2:1-25 – Being ‘God’s own people’ is a great privilege – ‘you have received mercy’. It is also a great responsibility – ‘declare the wonderful deeds of Him who called you out of darkness into His marvellous light’ (9-10). God’s people are described as ‘strangers in the world’ (11). We must not think of ourselves as ‘superior’ – ‘a cut above the rest’. We are not! In ourselves, we are ‘strangers’ – ‘without God in the world’. There’s nothing ‘special’ about us, There’s something very special about what God has done for us: ‘In Christ Jesus you who once were far away have been brought near through the blood of Christ’ (Ephesians 2:12-13). As those who ‘have returned to the Shepherd and Guardian of our souls’, let’s point others to Him who ‘bore our sins…that we might die to sin and live to righteousness’ (24-25).
3:1-4:6 – The world is preoccupied with outward appearances. As Christians, we should be more concerned with our inward attitude. ‘In your hearts reverence Christ as Lord’. Pray for His ‘attitude’ – ‘a tender heart and a humble mind’ (8,15; 4:1). We believe the Gospel – ‘Christ died for our sins once for all, the righteous for the unrighteous, to bring us to God’. Let’s share the Gospel – ‘Be always ready to give…a reason for the hope that is in you’. How are we to share the Gospel? – ‘with gentleness and respect’ (18,15). We must get the attitude right – ‘so that nothing will hinder our prayers’ (7). We need more than the ‘right’ prayers – words that sound good. We need the right attitude. The blessing will not come because our words sound good. It will only come when our attitude is right.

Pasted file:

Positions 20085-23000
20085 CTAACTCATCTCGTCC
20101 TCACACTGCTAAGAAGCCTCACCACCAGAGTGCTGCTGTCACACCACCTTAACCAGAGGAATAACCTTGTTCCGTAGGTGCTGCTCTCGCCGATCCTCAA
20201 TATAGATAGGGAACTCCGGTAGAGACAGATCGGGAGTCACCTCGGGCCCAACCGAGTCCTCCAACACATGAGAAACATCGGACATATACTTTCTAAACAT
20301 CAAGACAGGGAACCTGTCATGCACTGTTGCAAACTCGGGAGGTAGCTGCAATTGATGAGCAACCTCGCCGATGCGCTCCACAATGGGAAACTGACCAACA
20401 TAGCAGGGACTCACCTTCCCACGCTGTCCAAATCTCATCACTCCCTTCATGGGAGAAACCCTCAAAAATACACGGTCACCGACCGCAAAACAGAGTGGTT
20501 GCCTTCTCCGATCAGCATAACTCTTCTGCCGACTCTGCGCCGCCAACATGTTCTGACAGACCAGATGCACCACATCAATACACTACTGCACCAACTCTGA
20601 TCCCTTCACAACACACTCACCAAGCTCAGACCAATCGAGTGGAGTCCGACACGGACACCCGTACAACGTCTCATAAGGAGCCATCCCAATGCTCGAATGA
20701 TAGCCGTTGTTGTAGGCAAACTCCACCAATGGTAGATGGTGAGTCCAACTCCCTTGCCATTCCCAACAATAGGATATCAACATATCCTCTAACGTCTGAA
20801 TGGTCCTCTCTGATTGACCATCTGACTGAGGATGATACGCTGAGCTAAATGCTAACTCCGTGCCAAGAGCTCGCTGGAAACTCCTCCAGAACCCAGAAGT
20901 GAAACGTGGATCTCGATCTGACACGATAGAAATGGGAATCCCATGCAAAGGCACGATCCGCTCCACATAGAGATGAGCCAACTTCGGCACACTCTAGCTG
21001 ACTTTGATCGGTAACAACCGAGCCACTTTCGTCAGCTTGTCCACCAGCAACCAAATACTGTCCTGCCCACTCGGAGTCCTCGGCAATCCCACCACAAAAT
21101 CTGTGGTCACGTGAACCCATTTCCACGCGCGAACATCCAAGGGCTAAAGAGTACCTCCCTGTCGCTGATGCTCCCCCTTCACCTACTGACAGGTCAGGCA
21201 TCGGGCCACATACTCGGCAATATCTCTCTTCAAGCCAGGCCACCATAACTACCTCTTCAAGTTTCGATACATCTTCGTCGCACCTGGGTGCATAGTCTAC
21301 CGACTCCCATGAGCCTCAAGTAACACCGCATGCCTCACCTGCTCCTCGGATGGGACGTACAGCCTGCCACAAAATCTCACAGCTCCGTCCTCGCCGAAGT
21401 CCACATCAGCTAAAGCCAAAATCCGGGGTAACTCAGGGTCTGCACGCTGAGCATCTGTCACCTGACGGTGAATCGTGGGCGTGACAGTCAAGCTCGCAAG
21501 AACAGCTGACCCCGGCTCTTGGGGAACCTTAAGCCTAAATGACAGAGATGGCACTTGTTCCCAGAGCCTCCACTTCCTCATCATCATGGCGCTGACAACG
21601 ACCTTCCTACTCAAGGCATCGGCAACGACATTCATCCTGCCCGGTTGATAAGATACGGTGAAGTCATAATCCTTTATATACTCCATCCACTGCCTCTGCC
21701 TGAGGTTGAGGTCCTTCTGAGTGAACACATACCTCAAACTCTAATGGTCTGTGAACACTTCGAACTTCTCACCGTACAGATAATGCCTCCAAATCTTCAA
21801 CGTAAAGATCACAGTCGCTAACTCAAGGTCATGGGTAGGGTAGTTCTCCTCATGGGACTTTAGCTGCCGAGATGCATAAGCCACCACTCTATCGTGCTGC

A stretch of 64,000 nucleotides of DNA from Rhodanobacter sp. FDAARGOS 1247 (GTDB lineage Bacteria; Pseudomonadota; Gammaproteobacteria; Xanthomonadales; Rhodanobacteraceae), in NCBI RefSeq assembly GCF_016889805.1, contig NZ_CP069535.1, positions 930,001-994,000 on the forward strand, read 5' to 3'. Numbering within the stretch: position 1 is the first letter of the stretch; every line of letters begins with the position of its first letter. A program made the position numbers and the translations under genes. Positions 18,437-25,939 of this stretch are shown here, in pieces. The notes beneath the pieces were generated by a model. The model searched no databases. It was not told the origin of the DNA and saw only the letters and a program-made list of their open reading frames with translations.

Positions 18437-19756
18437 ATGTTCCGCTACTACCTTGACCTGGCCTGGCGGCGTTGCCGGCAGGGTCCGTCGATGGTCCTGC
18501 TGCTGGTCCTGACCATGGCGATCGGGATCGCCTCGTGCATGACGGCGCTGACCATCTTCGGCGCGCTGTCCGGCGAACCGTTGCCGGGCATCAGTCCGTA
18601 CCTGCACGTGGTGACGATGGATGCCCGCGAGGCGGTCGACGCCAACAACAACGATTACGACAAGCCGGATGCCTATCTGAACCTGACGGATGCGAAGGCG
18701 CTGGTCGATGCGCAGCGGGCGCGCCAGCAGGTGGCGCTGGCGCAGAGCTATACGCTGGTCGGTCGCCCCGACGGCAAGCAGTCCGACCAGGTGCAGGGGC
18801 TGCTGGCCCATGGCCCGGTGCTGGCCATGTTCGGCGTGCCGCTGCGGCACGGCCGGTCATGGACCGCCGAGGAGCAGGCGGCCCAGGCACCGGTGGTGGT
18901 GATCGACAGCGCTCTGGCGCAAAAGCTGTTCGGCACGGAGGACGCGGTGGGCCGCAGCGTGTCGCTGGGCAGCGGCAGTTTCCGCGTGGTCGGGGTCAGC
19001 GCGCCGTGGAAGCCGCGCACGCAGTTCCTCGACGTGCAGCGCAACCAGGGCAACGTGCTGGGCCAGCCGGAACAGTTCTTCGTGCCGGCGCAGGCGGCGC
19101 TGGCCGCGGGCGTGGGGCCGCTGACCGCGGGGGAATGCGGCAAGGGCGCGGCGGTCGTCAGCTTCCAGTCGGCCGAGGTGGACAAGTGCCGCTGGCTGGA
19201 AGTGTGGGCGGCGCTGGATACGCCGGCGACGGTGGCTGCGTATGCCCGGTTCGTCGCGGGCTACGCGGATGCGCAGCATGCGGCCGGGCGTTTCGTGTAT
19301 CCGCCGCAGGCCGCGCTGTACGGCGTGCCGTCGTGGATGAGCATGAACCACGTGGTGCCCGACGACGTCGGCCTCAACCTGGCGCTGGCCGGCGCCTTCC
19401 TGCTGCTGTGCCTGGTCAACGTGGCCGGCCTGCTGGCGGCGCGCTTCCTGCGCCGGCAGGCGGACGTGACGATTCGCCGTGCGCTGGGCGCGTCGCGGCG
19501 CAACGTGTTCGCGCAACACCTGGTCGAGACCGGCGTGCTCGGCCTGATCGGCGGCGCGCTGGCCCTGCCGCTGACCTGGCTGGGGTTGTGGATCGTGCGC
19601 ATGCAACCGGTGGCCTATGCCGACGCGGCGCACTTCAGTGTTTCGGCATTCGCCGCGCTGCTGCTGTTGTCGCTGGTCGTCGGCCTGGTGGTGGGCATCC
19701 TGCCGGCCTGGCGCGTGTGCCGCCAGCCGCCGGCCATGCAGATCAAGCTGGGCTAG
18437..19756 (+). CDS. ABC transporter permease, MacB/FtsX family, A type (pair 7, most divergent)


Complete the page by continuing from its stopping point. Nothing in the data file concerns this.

4:7-5:14 – In all the service we offer to God, there is to be the offering of worship: ‘To Him be the glory and the power for ever and ever’ (4:11; 5:11). We will not learn to serve God unless we are learning to worship Him. There is a ‘form of religion’ which ‘denies the power’ of God – ‘These people honour Me with their lips, but their hearts are far from Me’ (2 Timothy 3:5; Matthew 15:8). They go through the motions – but their hearts are not in it! We must pray that God will deliver us from this kind of thing: ‘O for a heart to praise my God! A heart from sin set free; A heart that always feels Thy blood, so freely shed for me’ (Church Hymnary, 85). ‘Religion’ is about respectability. Salvation is about renewal: ‘Create in me a clean heart, O God, and put a new and right spirit within me’ (Psalm 51:10).
1:1-2:10a – God ‘has given us His very great and precious promises’ (1:4). God has a great purpose for us. He is preparing for us ‘a rich welcome into the eternal Kingdom of our Lord and Saviour Jesus Christ’ (11). The pathway to heavenly and eternal glory is not an easy one. Often, we will be tempted to settle for being ‘ineffective and unproductive in the knowledge of our Lord Jesus Christ’. There will be many distractions, drawing our attention away from Christ. We must keep our eyes on Him if we are not to become ‘blind and short-sighted’. We can so easily forget the most important thing – we have been ‘cleansed from our old sins’. It is so important that we keep looking to Christ, remembering what He has done for us and giving thanks to Him (1:8-9). ‘The Lord’ will not fail us in our ‘trials’ (2:9). Let’s not fail Him!